(CNN) -- Turkey shot down a Syrian fighter jet Sunday after the warplane strayed into its airspace, Prime Minister Recep Tayyip Erdogan said.
"Our F-16s went up in the air and shot that plane down. Why? Because if you violate my airspace, then from now on, our slap will be hard," Erdogan told supporters at a campaign rally.
State-run media in Syria called the shoot-down an act of "blatant aggression" and said the downed plane was over northern Syria at the time.
The pilot ejected and was rescued, SANA reported, citing a military source.
The Turkish armed forces website reported that two Syrian planes were spotted and were warned four times about approaching Turkish airspace as they flew north in Syrian airspace.
One plane left the area but the second plane continued, and entered Turkish airspace by approximately 1 kilometer (six-tenths of a mile). The plane turned west and continued to fly into Turkish airspace, according to the site.
One of the two Turkish F-16s patrolling the area launched a missile at the Syrian plane and it crashed in the area of the town of Keseb, in Syrian territory near the border, Turkish armed forces said.
Syrian government forces have battled rebel fighters in Syria's Latakia province since Friday morning after the opposition launched an offensive in the heavily Alawite populated areas of the country's Mediterranean coast.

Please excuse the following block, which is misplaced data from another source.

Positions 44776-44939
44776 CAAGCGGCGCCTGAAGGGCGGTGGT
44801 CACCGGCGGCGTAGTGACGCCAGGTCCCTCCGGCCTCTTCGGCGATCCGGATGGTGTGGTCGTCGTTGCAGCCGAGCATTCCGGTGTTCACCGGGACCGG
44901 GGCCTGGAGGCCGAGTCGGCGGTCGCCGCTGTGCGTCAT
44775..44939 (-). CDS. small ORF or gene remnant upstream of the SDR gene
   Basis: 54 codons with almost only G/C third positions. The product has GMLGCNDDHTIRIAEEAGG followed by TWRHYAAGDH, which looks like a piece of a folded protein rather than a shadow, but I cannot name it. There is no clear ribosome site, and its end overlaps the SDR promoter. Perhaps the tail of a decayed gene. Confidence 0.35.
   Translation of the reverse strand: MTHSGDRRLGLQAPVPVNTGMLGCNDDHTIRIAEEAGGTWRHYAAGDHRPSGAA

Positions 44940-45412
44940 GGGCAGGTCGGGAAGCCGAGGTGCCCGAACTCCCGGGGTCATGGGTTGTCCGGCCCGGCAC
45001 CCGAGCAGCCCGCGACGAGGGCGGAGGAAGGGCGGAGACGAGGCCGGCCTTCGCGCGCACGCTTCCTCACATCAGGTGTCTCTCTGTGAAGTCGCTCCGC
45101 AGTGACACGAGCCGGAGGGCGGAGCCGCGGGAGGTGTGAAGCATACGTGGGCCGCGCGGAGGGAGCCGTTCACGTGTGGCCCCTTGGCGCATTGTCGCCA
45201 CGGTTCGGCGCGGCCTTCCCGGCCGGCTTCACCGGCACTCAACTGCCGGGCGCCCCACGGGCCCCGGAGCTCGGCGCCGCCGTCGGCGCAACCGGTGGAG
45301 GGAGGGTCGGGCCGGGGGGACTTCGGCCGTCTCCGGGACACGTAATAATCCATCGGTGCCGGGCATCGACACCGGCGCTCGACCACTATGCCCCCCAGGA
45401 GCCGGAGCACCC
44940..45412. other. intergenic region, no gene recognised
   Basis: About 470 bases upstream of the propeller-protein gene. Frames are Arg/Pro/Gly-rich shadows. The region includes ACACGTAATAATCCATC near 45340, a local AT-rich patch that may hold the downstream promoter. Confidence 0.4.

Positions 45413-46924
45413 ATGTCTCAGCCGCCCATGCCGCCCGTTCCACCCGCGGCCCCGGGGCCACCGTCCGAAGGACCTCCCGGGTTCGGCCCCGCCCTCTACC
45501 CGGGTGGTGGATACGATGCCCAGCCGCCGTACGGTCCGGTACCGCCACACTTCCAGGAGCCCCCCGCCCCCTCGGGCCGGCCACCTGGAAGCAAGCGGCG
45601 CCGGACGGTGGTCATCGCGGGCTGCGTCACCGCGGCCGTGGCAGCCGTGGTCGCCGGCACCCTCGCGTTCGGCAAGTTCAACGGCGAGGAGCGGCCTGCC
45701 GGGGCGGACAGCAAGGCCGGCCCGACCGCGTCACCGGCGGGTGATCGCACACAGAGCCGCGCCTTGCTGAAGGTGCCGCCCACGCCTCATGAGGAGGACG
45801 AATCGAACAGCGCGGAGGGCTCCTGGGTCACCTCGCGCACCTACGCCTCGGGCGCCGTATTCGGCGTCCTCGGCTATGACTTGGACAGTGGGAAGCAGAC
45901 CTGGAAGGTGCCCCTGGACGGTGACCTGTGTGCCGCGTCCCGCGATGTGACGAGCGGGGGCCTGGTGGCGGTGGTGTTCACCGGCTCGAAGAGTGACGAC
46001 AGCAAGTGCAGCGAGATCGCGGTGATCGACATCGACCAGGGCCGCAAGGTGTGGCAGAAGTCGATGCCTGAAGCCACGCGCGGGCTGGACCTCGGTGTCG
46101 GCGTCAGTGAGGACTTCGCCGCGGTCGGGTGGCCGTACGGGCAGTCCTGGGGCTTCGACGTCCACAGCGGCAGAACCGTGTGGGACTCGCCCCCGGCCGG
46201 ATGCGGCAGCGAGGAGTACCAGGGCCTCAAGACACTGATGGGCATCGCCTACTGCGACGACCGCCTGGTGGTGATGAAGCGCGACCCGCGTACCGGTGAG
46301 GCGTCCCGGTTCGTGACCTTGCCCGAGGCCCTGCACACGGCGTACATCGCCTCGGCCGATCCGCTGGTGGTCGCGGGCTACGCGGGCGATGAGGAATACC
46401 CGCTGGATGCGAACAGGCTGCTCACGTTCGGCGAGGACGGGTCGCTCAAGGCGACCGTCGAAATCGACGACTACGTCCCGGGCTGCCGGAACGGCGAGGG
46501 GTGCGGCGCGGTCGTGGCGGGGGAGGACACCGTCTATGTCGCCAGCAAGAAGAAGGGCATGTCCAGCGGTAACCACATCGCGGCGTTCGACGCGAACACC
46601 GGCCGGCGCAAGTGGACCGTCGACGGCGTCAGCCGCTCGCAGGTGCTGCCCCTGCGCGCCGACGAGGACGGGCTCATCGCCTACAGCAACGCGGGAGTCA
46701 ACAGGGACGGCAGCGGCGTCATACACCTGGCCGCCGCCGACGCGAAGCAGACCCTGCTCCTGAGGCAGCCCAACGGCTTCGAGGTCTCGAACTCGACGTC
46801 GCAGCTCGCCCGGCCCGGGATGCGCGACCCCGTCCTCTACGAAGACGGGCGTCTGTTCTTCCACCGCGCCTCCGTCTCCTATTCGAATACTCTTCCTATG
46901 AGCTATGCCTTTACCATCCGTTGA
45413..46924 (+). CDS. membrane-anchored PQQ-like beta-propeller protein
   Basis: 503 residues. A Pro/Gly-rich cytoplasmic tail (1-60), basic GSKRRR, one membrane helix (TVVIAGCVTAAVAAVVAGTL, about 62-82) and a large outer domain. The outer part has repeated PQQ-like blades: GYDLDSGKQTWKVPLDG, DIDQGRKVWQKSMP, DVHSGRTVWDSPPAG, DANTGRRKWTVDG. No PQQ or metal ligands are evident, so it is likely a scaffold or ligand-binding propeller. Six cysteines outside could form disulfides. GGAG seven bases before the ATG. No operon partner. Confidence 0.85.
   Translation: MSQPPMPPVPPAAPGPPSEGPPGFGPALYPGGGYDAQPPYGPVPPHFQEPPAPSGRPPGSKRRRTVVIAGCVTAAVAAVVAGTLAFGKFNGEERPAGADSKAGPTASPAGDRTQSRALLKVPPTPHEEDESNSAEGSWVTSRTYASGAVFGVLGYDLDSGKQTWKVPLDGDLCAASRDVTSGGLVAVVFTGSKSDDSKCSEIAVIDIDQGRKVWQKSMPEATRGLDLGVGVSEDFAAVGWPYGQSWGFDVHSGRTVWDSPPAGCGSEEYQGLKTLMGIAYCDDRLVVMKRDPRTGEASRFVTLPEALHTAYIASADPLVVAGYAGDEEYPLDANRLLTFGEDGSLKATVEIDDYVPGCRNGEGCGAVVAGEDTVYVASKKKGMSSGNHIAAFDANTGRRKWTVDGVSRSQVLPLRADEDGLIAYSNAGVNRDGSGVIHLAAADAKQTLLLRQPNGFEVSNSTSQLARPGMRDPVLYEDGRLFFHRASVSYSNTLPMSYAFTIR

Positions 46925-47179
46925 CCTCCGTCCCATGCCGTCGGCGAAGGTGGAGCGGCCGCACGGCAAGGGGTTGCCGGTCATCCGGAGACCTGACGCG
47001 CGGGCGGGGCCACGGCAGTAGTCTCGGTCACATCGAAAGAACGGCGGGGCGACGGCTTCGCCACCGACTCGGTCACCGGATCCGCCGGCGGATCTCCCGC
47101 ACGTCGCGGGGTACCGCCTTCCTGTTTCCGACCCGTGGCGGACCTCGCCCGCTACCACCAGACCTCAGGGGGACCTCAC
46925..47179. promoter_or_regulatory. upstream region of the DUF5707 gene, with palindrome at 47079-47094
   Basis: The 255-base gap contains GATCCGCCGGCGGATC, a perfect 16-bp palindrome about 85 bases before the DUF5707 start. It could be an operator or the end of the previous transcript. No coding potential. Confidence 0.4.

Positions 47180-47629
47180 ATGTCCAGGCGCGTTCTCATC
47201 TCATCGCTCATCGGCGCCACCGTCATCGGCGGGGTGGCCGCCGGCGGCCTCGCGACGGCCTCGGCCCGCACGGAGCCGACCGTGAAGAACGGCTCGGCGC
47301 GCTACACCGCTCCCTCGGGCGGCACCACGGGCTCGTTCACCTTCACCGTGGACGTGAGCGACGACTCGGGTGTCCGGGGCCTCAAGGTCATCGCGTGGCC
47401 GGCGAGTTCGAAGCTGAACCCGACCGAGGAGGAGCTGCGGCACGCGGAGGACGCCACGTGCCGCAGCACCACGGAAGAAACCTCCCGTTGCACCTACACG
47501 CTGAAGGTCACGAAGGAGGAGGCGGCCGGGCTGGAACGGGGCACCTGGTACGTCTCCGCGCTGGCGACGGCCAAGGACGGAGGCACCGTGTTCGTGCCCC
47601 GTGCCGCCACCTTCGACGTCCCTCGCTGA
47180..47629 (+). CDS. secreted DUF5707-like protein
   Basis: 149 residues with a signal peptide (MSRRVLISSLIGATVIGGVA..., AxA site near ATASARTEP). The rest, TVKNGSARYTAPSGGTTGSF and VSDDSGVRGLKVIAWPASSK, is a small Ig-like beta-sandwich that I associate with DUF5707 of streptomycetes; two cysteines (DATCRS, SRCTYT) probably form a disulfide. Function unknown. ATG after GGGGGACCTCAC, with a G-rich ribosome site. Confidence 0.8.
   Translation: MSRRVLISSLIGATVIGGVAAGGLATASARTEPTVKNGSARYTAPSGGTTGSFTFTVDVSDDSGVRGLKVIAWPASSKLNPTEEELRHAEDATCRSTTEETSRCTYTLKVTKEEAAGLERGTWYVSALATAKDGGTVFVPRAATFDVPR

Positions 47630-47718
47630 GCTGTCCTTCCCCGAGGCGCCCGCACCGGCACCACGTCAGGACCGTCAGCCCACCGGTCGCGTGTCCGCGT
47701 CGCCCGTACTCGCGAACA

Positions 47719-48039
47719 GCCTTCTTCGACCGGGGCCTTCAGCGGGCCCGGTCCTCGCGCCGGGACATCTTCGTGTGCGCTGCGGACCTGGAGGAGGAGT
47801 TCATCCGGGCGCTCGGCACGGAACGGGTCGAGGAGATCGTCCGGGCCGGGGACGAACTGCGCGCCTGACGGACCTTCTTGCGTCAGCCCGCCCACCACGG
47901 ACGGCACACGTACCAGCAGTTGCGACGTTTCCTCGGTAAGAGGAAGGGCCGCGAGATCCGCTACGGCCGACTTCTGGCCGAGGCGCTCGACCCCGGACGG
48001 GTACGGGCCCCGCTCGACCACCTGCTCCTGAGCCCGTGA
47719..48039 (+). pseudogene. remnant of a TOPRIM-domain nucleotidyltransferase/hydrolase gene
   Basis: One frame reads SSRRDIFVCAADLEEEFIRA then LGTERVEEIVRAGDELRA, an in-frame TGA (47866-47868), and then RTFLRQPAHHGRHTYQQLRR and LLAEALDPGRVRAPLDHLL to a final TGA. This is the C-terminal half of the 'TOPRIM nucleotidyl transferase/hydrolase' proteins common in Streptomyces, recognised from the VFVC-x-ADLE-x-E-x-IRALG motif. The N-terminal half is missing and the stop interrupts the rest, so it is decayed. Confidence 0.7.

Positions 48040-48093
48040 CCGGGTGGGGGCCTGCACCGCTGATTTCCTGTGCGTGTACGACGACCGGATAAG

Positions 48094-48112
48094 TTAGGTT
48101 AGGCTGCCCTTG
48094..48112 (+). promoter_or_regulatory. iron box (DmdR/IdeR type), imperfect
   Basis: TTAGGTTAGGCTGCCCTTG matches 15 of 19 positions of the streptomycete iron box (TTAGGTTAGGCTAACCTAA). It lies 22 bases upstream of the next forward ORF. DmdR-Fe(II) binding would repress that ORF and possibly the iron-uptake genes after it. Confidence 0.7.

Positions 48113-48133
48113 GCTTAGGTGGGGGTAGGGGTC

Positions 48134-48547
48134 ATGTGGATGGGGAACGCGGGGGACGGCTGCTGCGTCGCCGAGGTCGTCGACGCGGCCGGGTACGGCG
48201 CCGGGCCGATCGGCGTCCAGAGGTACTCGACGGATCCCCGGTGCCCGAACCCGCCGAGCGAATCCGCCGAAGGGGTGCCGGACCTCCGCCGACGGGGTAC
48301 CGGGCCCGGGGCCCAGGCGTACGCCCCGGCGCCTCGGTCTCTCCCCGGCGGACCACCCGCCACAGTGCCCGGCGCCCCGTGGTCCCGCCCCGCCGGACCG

The province is still under government control despite some pockets of armed resistance.
Warplanes have been striking at the opposition in Latakia, the home province of Syrian President Bashar al-Assad, in hopes of preventing a rebel advance.
One of the pitched battles on Friday occurred in Keseb, just 3 kilometers (2 miles) from Turkey. Sunday's SANA report said the Syrian jets were pursuing rebels in the area.
Syria shot down a Turkish plane in 2012, and the two sides have exchanged artillery fire in the past.
In October 2012, Turkey fired on Syrian government targets in response to the shelling of a Turkish border town in which five civilians were killed.
CNN's Slma Shelbayah and Saad Abedine contributed to this report.